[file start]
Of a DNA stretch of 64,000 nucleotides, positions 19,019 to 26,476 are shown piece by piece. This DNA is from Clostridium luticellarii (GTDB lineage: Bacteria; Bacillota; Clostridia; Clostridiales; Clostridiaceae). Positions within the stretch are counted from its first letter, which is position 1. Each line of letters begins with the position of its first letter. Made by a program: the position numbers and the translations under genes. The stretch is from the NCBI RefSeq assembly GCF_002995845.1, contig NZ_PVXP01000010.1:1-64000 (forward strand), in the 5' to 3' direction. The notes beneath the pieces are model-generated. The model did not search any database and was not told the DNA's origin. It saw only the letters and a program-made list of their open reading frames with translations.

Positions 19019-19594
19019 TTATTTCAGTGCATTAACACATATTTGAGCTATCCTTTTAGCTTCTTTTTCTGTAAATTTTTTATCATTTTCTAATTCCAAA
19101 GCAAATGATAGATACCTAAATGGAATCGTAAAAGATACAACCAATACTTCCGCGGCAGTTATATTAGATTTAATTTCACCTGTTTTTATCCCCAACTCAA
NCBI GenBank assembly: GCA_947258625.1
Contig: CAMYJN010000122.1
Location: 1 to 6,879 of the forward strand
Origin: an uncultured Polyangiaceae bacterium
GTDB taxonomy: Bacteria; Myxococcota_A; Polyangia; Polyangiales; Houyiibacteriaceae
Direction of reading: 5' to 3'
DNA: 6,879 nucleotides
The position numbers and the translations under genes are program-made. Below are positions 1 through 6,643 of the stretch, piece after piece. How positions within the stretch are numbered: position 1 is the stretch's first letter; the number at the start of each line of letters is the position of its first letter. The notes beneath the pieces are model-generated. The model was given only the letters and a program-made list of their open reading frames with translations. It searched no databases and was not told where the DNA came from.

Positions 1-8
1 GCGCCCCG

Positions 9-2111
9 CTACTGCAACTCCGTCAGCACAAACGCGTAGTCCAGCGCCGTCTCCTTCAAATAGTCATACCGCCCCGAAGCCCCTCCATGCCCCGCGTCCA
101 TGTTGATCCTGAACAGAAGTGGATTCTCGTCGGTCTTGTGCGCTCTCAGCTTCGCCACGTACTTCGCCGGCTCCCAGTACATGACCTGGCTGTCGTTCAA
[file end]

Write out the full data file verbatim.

Of a DNA stretch of 64,000 nucleotides, positions 19,019 to 26,476 are shown piece by piece. This DNA is from Clostridium luticellarii (GTDB lineage: Bacteria; Bacillota; Clostridia; Clostridiales; Clostridiaceae). Positions within the stretch are counted from its first letter, which is position 1. Each line of letters begins with the position of its first letter. Made by a program: the position numbers and the translations under genes. The stretch is from the NCBI RefSeq assembly GCF_002995845.1, contig NZ_PVXP01000010.1:1-64000 (forward strand), in the 5' to 3' direction. The notes beneath the pieces are model-generated. The model did not search any database and was not told the DNA's origin. It saw only the letters and a program-made list of their open reading frames with translations.

Positions 19019-19594
19019 TTATTTCAGTGCATTAACACATATTTGAGCTATCCTTTTAGCTTCTTTTTCTGTAAATTTTTTATCATTTTCTAATTCCAAA
19101 GCAAATGATAGATACCTAAATGGAATCGTAAAAGATACAACCAATACTTCCGCGGCAGTTATATTAGATTTAATTTCACCTGTTTTTATCCCCAACTCAA
NCBI GenBank assembly: GCA_947258625.1
Contig: CAMYJN010000122.1
Location: 1 to 6,879 of the forward strand
Origin: an uncultured Polyangiaceae bacterium
GTDB taxonomy: Bacteria; Myxococcota_A; Polyangia; Polyangiales; Houyiibacteriaceae
Direction of reading: 5' to 3'
DNA: 6,879 nucleotides
The position numbers and the translations under genes are program-made. Below are positions 1 through 6,643 of the stretch, piece after piece. How positions within the stretch are numbered: position 1 is the stretch's first letter; the number at the start of each line of letters is the position of its first letter. The notes beneath the pieces are model-generated. The model was given only the letters and a program-made list of their open reading frames with translations. It searched no databases and was not told where the DNA came from.

Positions 1-8
1 GCGCCCCG

Positions 9-2111
9 CTACTGCAACTCCGTCAGCACAAACGCGTAGTCCAGCGCCGTCTCCTTCAAATAGTCATACCGCCCCGAAGCCCCTCCATGCCCCGCGTCCA
101 TGTTGATCCTGAACAGAAGTGGATTCTCGTCGGTCTTGTGCGCTCTCAGCTTCGCCACGTACTTCGCCGGCTCCCAGTACATGACCTGGCTGTCGTTCAA